Implied Consent is More Than Subjective Belief


Watts v Bowman, 2016 ONSC 3994 arose after the Defendant, Ms. Amanda Bowman, was involved in a motor vehicle accident with the Plaintiff, while driving her mother’s car. Liability and damages were not dispute. However, as the owner of a vehicle is liable for loss or damage sustained by any negligent driver of their vehicle under 192(2) of the Highway Traffic Act, unless the vehicle was used without the owner’s consent, the sole issue was whether the Defendant had her mother`s implied consent to drive the car.

The facts of the case were straightforward. At the time of the accident, the Defendant’s mother was receiving chemotherapy treatment. The Defendant would drop in to her mother’s home occasionally to borrow her mother’s vehicle, namely to refill her methadone prescription. The Defendant would ask for permission, explain where she was going, and estimate how long she would be gone, before her mother made the decision. While the Defendant had never been refused, on two occasions, her mother had opted to drive her directly in lieu of loaning the Defendant the car.

On the day of the accident, the Defendant’s mother was at home sleeping. The mother testifies she was aware the Defendant had tried unsuccessfully to wake her to ask permission to borrow the vehicle. It was her other daughter, Tabitha, who woke her to say the Defendant had been in an accident. No theft charges were laid. The mother explained she felt her daughter had simply mistakenly taken the car without permission.

After reviewing all the evidence, Corkery J. found that the Defendant did not have implied consent to drive the vehicle meaning the accident was caused by an uninsured driver. As a result, the $35,000 of damages the parties had agreed to, were the responsibility of the Plaintiff’s Insurer, pursuant to the uninsured provisions of the Plaintiff’s policy. Once that payment was made, the Insurer would remain entitled to seek judgment against the Defendant, pursuant to its statutory subrogation rights under Section 265(7) of the Insurance Act.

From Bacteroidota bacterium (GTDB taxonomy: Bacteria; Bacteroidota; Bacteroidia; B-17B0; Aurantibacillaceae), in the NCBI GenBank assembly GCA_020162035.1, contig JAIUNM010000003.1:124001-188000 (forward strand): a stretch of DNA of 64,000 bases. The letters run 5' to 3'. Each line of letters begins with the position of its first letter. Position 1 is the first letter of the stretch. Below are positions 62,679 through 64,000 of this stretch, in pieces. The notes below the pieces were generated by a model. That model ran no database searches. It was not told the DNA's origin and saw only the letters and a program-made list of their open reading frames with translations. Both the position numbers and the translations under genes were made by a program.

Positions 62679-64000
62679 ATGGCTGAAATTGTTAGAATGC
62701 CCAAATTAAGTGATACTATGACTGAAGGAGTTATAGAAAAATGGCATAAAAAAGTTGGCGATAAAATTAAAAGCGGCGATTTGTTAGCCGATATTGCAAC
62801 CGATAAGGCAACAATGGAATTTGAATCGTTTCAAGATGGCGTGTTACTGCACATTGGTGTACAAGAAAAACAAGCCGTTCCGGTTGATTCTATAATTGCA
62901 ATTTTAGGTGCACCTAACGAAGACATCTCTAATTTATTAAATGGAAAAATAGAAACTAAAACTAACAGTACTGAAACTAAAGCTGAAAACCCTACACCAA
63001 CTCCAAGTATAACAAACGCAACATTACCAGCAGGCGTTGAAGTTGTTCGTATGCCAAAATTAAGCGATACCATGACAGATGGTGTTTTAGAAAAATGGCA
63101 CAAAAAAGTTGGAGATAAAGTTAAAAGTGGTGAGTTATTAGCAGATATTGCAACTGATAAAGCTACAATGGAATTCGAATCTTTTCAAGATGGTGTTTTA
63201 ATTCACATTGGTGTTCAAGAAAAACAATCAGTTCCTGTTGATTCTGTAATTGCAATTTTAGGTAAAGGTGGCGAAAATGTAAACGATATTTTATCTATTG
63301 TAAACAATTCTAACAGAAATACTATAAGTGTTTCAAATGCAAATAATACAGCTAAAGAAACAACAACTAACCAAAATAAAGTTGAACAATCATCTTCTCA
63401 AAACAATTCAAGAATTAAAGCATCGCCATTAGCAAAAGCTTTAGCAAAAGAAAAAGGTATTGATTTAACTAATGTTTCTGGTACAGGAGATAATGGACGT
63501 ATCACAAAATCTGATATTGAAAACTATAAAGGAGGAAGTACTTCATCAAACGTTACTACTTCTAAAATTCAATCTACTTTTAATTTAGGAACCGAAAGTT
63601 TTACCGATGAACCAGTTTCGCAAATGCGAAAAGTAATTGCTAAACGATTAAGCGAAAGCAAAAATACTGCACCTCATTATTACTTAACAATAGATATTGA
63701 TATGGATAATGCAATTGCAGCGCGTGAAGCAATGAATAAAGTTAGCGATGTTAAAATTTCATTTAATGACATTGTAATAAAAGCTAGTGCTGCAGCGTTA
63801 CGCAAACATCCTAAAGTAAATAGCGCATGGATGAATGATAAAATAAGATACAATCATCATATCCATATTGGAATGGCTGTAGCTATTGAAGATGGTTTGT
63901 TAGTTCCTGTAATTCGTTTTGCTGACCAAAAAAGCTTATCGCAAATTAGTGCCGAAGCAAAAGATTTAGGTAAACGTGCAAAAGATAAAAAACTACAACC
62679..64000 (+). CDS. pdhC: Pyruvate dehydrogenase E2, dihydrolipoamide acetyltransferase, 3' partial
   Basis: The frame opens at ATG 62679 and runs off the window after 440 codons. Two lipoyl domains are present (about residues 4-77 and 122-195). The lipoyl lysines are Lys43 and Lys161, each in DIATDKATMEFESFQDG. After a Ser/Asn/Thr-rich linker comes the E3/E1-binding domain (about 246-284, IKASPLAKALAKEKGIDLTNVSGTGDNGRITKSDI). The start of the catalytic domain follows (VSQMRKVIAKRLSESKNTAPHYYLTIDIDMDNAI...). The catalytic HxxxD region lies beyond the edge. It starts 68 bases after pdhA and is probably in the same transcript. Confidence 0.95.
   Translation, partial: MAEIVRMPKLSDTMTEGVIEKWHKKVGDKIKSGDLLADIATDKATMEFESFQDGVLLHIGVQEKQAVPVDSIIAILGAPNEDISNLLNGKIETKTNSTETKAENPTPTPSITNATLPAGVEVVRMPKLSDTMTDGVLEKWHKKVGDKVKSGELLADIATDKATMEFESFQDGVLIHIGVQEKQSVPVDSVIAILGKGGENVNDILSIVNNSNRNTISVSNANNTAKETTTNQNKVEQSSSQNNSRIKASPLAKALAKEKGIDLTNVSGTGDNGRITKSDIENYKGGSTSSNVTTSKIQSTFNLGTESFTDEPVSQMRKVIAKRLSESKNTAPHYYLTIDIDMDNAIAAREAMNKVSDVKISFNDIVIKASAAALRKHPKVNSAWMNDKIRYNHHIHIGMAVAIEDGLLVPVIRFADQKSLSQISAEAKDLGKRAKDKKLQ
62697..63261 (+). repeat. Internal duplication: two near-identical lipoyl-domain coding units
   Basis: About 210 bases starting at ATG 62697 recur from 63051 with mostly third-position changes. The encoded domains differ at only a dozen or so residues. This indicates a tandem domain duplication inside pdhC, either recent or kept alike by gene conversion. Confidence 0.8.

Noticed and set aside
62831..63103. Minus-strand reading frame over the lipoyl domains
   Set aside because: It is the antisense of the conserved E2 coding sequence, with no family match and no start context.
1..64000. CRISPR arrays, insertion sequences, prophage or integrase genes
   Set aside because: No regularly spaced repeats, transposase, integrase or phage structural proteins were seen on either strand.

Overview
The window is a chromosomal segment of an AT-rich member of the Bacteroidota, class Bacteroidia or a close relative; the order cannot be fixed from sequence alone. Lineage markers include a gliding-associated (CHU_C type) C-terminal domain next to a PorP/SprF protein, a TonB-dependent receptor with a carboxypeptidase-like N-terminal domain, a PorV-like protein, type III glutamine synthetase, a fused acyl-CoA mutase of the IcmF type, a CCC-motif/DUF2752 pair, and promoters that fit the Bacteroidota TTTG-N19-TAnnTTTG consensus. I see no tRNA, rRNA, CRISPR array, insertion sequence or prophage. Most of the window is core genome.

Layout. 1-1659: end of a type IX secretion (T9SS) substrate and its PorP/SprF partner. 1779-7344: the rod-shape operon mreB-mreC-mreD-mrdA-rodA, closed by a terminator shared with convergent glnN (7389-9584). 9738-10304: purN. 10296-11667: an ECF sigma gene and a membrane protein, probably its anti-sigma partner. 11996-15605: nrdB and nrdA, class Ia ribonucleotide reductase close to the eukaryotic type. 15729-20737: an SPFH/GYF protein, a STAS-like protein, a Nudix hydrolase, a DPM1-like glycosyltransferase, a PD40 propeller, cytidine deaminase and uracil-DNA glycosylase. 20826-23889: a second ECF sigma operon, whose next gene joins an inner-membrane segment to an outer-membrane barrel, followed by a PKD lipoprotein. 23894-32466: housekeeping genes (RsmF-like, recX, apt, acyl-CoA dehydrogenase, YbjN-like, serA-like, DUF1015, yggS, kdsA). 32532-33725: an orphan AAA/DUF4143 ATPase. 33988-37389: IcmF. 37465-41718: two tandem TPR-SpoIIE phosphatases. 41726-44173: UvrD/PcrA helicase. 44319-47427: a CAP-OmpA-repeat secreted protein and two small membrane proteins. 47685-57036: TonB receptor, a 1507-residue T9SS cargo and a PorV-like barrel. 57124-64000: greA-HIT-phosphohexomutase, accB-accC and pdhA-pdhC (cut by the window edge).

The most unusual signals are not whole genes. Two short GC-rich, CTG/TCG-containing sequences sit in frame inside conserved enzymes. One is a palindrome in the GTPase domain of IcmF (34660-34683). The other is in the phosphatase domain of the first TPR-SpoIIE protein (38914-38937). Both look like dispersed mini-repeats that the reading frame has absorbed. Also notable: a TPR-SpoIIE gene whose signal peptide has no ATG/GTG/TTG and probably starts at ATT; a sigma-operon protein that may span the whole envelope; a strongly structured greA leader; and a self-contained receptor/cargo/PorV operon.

Corkery J. affirmed the Supreme Court of Canada`s test for implied consent as set out in Palsky (Next friend of) v Humphrey, [1964] SCR 580, wherein the question was not whether the driver thought she had the implied consent, but whether all of the circumstances show the driver actually had the owner’s implied consent. Citing the Court of Appeal`s reasoning in Fernandes v Araujo, 2015 ONCA 571, the court agreed that implied consent cannot turn on the subjective belief of the party in possession of the vehicle. The court explained that while there is a subjective component to the test, subjective belief is but one factor. All of the evidence and circumstances of a given case must be taken into account to determine whether the owner has established that the driver did not have implied consent.

In the case at bar, while Corkery J. made no findings about the subjective belief of either the Defendant or her mother, he explained the Palsky test is not about what an owner might have done under different circumstances, but about the actual circumstances during the relevant time. It was material that the Defendant was regularly required to seek permission, had never previously used the car without permission, and had tried to seek permission on the day of the accident. Despite never having been refused access to the vehicle, the fact that there had been occasions where the mother had opted to drive her daughter directly in lieu of loaning the vehicle was also relevant. The court pointed out that even the Defendant had confirmed she was uncertain if she would be permitted to use the car or not; it was not a given. No implied consent could thus be found.

What the Insurer Should Know

Implied consent is determined after the court has considered all circumstances surrounding the possession of the motor vehicle by the driver. The court does not consider what the owner would have done in other circumstances, it must focus on the facts in each particular case.

Mitch Kitagawa Kate Agyemang, Summer Student